With school coming back into session, it’s only right that I pick an appropriate game that reflects the many nostalgic feelings that school has for people… but I’m not doing that this week. Oh no, this week kiddies it’s time for a little despair and fear (which, sadly is how many of us feel about school at times–though that’s beside the point) with two classic pint-sized), adventure games that will make you feel like crawling under your covers out of fear instead of laziness.
Our main entrée today is the 2005 classic, The Marionette by Team Effigey. In it, you play as Martin, a poor sculptor who receives an envelope that contains an ominous photo of a room filled with empty nooses. Before he can try to figure out anything, he is whisked away to house in the middle of the country that has a few puzzles to solve and a strange artist named Giuseppe who warns him that he wronged a girl named Alice and now she wants to punish Martin. Until he goes through trials set up by Alice and faces her judgement, Martin will not be able to leave. Now Martin must go through the past to discover what he did to Alice and try to survive her wrath. With three possible endings and a host of puzzles, Martin isn’t going to have an easy time.
I am not exaggerating when I say that I love the plot of this game. A haunted house scenario is always good for a scare but the developers took it a bit further, forcing you through Alice’s mind to see several key events and settings from her past. What’s brilliant about this is that you get to see the setting from Alice’s perspective (from rifling through her memories), Martin’s and your own. Why I consider this clever despite it being fairly common in adventure games, is the fact that Alice and Martin aren’t very reliable when it comes to telling the truth. Alice wants you to know her pain, to weep for her and accept whatever punishment she delivers as just, she isn’t interested in revealing the whole truth because she has solidified her world view to a point where she can’t even accept contradicting clues you find. At the same time, Martin, despite seeing all the clues in front of him keeps denying his involvement with Alice and only tries to find a way out, not putting together clues that you as a player are already doing. However, this doesn’t break the immersion in a bad way. You as the player need to be able to see things from an outsider’s perspective to really garner what is happening; and to understand how all the characters, brought this situation to pass by not trying to see things from another person’s perspective.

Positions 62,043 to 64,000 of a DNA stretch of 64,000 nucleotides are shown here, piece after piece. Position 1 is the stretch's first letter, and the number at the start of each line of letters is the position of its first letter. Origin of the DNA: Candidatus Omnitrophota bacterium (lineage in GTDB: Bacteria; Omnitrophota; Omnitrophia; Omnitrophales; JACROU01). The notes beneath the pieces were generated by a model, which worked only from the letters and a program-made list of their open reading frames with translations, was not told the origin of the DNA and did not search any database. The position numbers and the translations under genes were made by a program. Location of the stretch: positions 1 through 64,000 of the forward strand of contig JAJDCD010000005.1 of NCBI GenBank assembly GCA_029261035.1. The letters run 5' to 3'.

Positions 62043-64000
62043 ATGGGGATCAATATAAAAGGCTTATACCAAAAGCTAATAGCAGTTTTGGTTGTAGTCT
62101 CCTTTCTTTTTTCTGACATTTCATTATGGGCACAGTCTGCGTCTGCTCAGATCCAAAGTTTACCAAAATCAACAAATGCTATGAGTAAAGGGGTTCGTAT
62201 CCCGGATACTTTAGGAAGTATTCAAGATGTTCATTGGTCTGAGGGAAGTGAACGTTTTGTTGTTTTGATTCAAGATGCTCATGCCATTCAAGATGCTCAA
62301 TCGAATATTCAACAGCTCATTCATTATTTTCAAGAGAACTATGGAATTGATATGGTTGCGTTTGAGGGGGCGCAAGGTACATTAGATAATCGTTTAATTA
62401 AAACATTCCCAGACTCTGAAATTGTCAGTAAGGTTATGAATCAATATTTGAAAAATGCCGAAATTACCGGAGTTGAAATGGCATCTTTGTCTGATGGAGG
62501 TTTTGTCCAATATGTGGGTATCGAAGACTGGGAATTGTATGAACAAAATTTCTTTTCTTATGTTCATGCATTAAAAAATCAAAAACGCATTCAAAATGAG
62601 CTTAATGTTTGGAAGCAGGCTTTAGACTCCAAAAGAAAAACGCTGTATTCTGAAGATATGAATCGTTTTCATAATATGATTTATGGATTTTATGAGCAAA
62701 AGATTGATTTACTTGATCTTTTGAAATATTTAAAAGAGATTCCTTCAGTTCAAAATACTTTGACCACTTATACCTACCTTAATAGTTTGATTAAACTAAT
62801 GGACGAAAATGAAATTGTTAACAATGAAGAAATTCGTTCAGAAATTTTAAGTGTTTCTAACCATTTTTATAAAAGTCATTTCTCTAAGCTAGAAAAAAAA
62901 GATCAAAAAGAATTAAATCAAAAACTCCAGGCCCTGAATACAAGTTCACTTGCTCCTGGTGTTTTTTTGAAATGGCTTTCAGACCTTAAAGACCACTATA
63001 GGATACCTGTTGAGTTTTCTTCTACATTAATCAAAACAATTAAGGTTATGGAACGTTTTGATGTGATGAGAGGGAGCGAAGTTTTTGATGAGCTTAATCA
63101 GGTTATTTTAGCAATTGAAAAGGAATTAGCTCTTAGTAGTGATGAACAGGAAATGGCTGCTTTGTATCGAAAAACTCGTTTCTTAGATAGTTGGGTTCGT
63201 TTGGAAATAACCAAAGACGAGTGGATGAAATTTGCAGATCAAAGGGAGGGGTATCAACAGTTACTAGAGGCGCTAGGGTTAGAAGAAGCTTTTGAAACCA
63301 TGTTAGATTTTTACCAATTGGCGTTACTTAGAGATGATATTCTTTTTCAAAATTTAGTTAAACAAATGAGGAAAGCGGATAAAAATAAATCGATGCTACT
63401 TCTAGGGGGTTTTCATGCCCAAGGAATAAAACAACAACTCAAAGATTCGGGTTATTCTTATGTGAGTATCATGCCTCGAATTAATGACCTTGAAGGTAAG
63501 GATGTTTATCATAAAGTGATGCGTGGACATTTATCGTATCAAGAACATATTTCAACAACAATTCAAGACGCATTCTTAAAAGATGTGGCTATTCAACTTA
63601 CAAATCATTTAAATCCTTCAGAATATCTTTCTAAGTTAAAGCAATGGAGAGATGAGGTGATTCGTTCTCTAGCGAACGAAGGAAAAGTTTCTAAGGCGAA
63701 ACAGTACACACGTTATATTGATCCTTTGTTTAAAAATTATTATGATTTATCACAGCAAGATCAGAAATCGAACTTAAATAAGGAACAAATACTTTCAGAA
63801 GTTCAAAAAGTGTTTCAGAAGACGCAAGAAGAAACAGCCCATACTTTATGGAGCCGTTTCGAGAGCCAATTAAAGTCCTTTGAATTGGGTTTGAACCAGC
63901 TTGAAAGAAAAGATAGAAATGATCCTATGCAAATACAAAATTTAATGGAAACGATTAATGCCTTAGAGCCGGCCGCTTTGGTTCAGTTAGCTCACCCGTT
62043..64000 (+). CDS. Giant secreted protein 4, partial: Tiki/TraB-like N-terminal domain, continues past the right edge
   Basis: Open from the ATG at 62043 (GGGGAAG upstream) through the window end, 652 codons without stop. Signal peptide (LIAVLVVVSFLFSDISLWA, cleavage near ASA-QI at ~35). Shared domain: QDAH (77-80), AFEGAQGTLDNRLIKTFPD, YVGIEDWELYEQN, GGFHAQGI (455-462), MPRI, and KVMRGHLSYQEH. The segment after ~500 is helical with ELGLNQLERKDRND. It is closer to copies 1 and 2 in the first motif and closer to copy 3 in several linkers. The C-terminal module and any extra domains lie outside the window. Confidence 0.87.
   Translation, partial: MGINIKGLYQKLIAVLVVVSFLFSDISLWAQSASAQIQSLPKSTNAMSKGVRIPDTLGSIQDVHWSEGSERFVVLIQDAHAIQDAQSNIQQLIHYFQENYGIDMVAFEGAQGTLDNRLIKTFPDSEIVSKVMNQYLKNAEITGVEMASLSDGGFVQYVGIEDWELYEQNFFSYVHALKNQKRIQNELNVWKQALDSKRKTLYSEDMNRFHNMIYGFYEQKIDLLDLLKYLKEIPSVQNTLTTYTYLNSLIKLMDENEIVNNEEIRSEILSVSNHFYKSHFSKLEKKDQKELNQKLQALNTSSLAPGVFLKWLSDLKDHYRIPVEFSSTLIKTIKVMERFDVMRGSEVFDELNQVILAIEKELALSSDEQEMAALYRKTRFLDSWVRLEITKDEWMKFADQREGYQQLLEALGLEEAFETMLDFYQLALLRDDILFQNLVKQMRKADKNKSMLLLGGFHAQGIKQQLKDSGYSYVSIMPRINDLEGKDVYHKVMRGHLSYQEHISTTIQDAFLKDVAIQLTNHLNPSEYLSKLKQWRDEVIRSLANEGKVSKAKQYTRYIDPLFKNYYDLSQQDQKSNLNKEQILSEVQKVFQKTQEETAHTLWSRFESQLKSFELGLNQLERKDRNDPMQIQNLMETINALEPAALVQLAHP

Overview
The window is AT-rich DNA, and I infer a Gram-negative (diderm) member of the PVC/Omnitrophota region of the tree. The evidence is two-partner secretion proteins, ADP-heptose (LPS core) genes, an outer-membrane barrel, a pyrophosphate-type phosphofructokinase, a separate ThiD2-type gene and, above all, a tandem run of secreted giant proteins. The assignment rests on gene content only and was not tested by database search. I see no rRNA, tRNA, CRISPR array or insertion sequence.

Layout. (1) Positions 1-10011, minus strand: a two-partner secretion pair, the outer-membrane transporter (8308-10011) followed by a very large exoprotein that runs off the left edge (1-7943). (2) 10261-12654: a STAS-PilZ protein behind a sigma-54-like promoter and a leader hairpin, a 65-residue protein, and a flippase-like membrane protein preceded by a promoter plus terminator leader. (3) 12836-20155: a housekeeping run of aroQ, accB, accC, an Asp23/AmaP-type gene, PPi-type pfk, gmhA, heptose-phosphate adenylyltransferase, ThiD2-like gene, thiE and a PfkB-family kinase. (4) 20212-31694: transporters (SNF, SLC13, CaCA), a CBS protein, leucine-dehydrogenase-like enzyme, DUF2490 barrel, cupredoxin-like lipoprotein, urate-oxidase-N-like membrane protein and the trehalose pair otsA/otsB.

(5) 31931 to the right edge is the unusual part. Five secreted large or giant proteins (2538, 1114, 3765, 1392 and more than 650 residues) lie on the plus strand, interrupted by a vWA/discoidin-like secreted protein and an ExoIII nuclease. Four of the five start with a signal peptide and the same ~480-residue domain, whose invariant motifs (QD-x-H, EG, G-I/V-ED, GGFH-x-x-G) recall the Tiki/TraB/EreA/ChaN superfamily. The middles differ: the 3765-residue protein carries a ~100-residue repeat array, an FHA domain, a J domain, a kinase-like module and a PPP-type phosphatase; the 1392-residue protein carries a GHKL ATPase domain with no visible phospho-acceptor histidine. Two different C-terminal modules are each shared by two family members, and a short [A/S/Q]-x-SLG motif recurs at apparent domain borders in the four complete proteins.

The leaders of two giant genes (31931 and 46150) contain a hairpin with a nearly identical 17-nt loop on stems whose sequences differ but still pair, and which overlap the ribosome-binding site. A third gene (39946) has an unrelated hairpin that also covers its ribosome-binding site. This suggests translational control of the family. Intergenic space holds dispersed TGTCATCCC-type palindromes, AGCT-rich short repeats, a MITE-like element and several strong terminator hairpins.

The distance the player has from the characters also makes the big reveal of what Martin did all the more surprising, not from how shocking and horrifying it is but rather how mundane it is. Without spoiling things, I’ll just say that what Martin did is something that a lot of people would have done in his situation and honestly, it could even be seen as the right thing to do depending on how you see things. However, since we’ve been following Alice’s perspective by sifting through her memories and you understand why Martin’s act was so crushing, why it led her to swear revenge upon him. That’s what I really like about the plot; these characters are pretty believable in their action; there aren’t any white knights to compare Martin to or evil parents to blame Alice’s behaviors on, everyone was just trying to get by and fell into vices that a lot of people do.
Of course, the distance the game puts between you and Martin might have broken the immersion too much if it wasn’t for the game’s excellent presentation. The visuals and settings in the game were all done by hand and fit well with a setting that involves the art world and gives a nice storybook feel to the narrative. The music, while a bit mixed in quality, is never bad and has several piano pieces that are excellent and worth listening to all on their own. There is also one vocal track, Cue the Music, by Justin King that is a solid track but is used at just the right moment to force a few tears to well up when it plays. Overall, It’s a very impressive job for a small studio.
Unfortunately, the gameplay is where The Marionette starts to stumble. The game was made using the Adventure Game Studio software, which is a solid program and very easy to play with, especially for Sierra veterans (point-n-click with an inventory where you can examine and combine items) and, while it works, there are two major problems: 1. The cursor actually only clicks on whatever the VERY small red dot is hovering over, which makes the third to last puzzle on the game extremely difficult due to how precise you need to place items for it. 2. This is one of those games where you can reach the end and not have the pieces you need to solve the last puzzle (which requires almost every single item to solve). While the game is relatively short (it took me about three hours without a guide, including two failed attempts), you’ll have no idea what you are missing if you don’t re-explore every inch of a setting. For example, in the first area, if you don’t backtrack, you’ll completely miss a vital item that is needed for a later area and the game will never tell you that you missed an item. This is further complicated due to the fact that, while there is a point system, Team Effigy failed to include a total number of points, so you have no idea how close you are to completing the game.
Still, despite these flaws, the game is great. In addition to the previously mentioned strengths, the puzzles are logical and often add to the creepy factor. This is definetly a game you should try if you love adventure games.